An interesting point that was made in the final quarter of the programme where there was a graph showing that carbon output had stayed static but economy kept growing thus showing that economic growth and carbon output aren’t necessarily linked.
What is interesting is how there is an opportunity in many of these developing countries not to repeat the same mistakes that those of us in the west have done but unfortunately for China they’ve already repeated far too many of the mistakes already. Take the private automobile – how much of China’s pollution could have been avoided had they not gone down the destructive road map of the private automobile as a symbol of ‘independence’? On the other side of the equation though in India there is hope given that rather than creating large coal fired plants that many villages are opting for decentralised power generation which avoids having to build large amounts of infrastructure not to mention the cost of maintenance after it has been built. In many parts the opportunity of utilising solar and wind combined with the sort of battery technology that Tesla offers. So there are opportunities that are opening up which is great to see and hopefully China will learn from those lessons learned as to avoid making further costly mistakes that involve even higher costs when it comes to cleaning them up.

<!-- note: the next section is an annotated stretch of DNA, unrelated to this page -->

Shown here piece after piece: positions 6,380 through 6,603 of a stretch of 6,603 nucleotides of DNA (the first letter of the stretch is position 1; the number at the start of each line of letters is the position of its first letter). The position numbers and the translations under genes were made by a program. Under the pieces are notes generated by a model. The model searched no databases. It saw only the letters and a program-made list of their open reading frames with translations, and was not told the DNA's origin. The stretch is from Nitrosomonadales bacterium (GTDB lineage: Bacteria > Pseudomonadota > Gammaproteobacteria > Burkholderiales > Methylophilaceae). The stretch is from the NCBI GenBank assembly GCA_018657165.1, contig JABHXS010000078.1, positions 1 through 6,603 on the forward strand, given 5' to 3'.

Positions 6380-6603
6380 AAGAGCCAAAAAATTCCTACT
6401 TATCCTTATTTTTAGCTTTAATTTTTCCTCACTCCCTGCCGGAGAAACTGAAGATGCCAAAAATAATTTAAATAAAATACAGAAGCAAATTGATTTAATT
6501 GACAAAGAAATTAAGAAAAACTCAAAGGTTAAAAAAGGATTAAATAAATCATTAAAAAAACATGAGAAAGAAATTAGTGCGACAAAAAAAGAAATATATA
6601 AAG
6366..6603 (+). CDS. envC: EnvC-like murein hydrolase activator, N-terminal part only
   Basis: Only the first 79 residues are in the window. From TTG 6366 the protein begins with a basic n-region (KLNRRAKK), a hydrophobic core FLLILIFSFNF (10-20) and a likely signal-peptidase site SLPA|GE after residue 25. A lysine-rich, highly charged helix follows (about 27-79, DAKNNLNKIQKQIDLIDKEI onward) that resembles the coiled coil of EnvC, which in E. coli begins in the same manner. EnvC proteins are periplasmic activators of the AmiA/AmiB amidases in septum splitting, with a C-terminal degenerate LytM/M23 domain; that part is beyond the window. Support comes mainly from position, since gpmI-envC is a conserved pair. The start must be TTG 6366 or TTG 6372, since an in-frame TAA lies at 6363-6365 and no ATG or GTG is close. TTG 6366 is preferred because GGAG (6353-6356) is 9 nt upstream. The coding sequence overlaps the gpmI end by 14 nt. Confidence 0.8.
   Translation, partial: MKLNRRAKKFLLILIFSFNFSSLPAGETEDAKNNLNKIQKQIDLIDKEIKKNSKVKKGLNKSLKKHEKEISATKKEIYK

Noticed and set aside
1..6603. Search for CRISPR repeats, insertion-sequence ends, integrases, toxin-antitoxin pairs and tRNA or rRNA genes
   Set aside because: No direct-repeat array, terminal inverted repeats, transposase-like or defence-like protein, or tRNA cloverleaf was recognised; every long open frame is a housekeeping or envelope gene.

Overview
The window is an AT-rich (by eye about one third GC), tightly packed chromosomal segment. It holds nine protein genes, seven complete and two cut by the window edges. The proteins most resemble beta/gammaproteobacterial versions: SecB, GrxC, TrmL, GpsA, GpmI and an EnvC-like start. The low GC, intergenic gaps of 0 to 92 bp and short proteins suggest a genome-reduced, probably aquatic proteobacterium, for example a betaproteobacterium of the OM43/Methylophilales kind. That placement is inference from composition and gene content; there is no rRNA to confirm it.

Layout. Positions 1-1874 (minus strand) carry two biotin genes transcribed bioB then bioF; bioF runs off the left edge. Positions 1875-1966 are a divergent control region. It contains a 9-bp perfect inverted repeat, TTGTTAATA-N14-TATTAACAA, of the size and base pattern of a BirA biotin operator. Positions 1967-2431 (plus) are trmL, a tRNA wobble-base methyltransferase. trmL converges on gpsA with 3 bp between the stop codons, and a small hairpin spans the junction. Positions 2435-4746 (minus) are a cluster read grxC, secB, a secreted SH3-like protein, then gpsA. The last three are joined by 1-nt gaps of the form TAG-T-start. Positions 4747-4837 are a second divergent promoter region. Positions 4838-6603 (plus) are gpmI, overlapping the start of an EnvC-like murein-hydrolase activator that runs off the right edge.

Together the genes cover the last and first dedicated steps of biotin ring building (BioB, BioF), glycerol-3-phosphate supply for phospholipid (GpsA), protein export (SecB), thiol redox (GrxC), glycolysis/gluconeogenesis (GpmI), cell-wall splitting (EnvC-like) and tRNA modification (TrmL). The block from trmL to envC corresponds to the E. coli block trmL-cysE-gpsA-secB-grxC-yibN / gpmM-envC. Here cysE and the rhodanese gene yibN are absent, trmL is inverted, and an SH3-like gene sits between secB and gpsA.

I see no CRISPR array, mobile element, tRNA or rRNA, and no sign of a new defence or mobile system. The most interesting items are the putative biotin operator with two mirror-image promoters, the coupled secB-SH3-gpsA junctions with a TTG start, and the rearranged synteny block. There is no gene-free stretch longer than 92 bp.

I’ve always been interested in the idea of solar and a tesla battery along with decentralised power generation especially when you consider just how much power is actually lost when it is transmitted over large distances simply due to inefficiencies in the system. In the case of New Zealand there is a lot of opportunities to reverse urban sprawl in favour of dense highly efficient housing with solar on top of the roof, decentralised power generation in the form of wind energy etc. The biggest issue that needs to be addressed in New Zealand, outside of the Greenies worried about farting cows, are the easy low hanging fruit that can be addressed today which are the inefficient cities, inefficient homes, inefficient buildings not to mention the inefficient supply chains so before we even start to worry about farting cows we should focus on getting the easiest sorted out straight away in lieu of waiting for the silver bullet to stop flatulent cows.